A persistent mooch eventually revealed the beginnings of a slim slutchy trail, no more than a boot wide, banked on both sides by a dense thicket of armpit-high brambles. The trail was brokered, I suspect, by daily dog walkers taking a short cut. A pair of wood pigeons paused their play and looked on as we twisted our way through the angry barbs. I distinctly sensed the scuttling presence of ground level vermin. Knowing my pants were tucked tightly into my socks generated some small measure of security in that regard.
We forged on, left the thin dodgy trail and the far edge of the civilised world behind us, and re-entered the untamed wildness of the rucks. Ant-like, we scrambled up the steep ascent of a life-sized mossy mountain. This physical effort warmed my chilly bits to perfection. The bright green summit felt spongy, squidgy, soggy underfoot. Unnerved by the sensation of walking on a whopping water bed in the sky I wondered if it might be time to retreat to the safety of a nice tea shop. But there weren’t any. We lolloped along the ridge, trying to figure out the way home, but even from higher ground the way back seemed unclear. There were too many trails, too many hills, too much near and too much far.
Heading downhill through a swathe of silver birch trees seemed like a sensible option. Perhaps this would take us back to where we first came in. Heels striking sideways into the slope of the hill we followed the dim descending trail until it petered out. The proverbial beaten track, was now far behind us. The slippery hillside was draped in long wet hay and our weary limbs objected to the idea of climbing back up. The rucks had drawn us down into the remote silence of a deep wooded dell. This was a low point in more ways than one.
Oh God. What was that? A dead body lay slumped over a thick branch…no, worse, a sleeping bag. Plus a dog collar and lead. Just below it a makeshift shelter was hunkered down behind the fore-drop of a thick copse. Someone was living here. Hiding here. With a dog. And we were on their patch. Who was in there? An outcast? An escaped murderer on the run?
Yellow freaking fear is surprisingly mobilizing. We held our breath and tippy-toed towards the dead end of a barbed wire fence. Suddenly I understood why thrill seekers chase after, well, thrills. Commando like we scrambled over the fence, through several yards of viscous undergrowth, over another barbed wire fence, over a mossy stone wall, before emerging, bloodied and bedraggled, onto a recognisable footpath.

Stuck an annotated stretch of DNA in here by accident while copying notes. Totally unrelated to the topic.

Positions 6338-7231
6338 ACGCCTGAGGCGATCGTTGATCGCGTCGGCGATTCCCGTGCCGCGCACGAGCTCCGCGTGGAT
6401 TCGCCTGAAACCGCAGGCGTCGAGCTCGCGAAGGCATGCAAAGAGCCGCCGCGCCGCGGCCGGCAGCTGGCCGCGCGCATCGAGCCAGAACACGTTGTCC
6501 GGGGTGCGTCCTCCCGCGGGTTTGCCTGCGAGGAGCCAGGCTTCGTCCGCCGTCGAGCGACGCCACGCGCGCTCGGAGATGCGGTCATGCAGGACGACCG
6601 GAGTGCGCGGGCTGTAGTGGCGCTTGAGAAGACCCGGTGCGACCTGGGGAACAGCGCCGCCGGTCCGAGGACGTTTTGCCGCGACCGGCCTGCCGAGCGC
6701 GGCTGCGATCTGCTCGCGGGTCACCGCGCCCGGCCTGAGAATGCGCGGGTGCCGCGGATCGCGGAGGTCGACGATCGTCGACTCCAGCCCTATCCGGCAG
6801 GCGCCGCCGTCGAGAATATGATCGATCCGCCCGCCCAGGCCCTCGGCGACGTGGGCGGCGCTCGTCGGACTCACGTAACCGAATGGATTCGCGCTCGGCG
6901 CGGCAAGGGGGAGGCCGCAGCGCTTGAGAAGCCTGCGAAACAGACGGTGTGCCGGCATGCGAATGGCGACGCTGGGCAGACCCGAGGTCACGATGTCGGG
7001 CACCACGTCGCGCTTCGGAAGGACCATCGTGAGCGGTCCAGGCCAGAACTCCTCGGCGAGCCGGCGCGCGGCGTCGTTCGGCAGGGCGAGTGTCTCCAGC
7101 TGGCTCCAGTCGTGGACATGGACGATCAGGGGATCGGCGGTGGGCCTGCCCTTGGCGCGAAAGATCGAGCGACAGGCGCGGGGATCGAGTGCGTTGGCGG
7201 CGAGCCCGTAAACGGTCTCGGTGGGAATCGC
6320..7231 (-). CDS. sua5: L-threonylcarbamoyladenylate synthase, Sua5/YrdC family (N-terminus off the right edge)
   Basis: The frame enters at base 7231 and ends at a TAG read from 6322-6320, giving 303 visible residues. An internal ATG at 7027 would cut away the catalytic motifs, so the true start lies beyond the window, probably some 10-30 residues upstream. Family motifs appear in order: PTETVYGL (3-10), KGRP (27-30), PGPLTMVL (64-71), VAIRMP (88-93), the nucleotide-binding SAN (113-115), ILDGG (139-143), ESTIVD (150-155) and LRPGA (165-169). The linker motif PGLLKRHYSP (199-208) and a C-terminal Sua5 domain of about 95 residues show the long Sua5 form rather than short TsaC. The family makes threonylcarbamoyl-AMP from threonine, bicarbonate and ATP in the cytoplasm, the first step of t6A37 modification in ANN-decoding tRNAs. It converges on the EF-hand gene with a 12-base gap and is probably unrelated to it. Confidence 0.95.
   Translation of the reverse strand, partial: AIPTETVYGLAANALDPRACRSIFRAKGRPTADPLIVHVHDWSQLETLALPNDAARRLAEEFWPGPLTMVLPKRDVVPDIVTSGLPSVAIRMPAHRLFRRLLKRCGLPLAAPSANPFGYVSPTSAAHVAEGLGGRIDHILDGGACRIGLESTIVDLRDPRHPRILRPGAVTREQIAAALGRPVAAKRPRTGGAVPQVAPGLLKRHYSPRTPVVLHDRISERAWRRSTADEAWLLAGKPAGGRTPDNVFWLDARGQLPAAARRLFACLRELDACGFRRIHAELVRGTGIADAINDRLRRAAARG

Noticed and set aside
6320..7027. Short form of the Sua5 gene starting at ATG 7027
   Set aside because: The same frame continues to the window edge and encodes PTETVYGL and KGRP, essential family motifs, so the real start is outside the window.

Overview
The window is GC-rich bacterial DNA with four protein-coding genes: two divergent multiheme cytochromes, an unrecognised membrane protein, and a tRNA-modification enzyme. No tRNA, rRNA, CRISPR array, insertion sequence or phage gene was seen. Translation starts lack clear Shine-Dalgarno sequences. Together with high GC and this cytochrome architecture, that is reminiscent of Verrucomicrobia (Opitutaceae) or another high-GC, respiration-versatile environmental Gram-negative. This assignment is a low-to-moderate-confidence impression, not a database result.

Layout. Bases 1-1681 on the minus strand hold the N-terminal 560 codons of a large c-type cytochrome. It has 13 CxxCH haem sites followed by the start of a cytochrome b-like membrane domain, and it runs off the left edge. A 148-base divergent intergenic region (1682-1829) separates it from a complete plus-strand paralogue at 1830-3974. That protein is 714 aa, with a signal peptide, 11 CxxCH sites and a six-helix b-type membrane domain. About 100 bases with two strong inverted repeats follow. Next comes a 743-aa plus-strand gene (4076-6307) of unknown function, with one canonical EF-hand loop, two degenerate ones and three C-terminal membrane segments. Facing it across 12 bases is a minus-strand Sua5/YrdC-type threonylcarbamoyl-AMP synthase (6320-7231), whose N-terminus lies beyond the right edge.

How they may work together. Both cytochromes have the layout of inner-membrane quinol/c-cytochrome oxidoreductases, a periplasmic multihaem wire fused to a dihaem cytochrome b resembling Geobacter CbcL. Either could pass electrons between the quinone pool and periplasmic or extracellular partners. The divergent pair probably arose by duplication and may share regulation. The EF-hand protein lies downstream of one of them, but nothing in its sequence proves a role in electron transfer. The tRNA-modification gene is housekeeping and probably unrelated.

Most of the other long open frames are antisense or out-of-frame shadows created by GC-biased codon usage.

The pointy spire of Bernard and Mary’s church had, in another worrying turn of events, suddenly sunk from view. Earlier its triangular grey tip had squatted low on the horizon. An immovable, comforting landmark, exactly as all church spires ought to be. Talk of “getting our bearings” baffled me. A sense of direction is something which has always eluded me and I get travel sickness on the escalator in Sainsbury’s. It dawned on me that I didn’t actually know how to “get my bearings”. I began to wonder if I’d ever been supplied with bearings in the first place. What might they look like if I did have them? How would I recognise them? In the brain space where other people store maps, and bearings, I had nothing.
I had, however, witnessed first-hand the way wise men refer to their in-brain maps. Initially their bearings are activated by the rubbing of chin whiskers, in a clock wise direction, three times. Extra chin rubs are required when the person is seriously lost or there is poor visibility and/or fog. (Anti-clockwise chin rubbing, while verbalising the name of a location, appears to facilitate the storing of a map.) Next they blink a bit. I haven't counted exactly how many times they blink as this is quite difficult to do without appearing insane, but the blinking action does seem to summon up their previously stored maps at will. Pronouncing the word “So!” invokes an invisible magnetic force. It descends, swivelling them on their heels, before pointing them in a particular direction and helping them mentally navigate their way to the You-are-here arrow. Upon “arrival” at this known point, all that was previously unknown becomes familiar, and they begin nodding with pleasure and relief at the certainty of their own whereabouts.
This magical recall procedure always drew a blank for me, for there was nothing to recall. I had made considerable efforts to get my bearings. Now and then I’d spot a blade of grass and think: “that looks familiar, yes, I’ve definitely seen that blade of grass before, yes, I think I know where I am now.” Then a robin would appear. “Ah yes, my old friend the robin lives around here, we’re definitely going in the right direction.” And off I’d go into oblivion.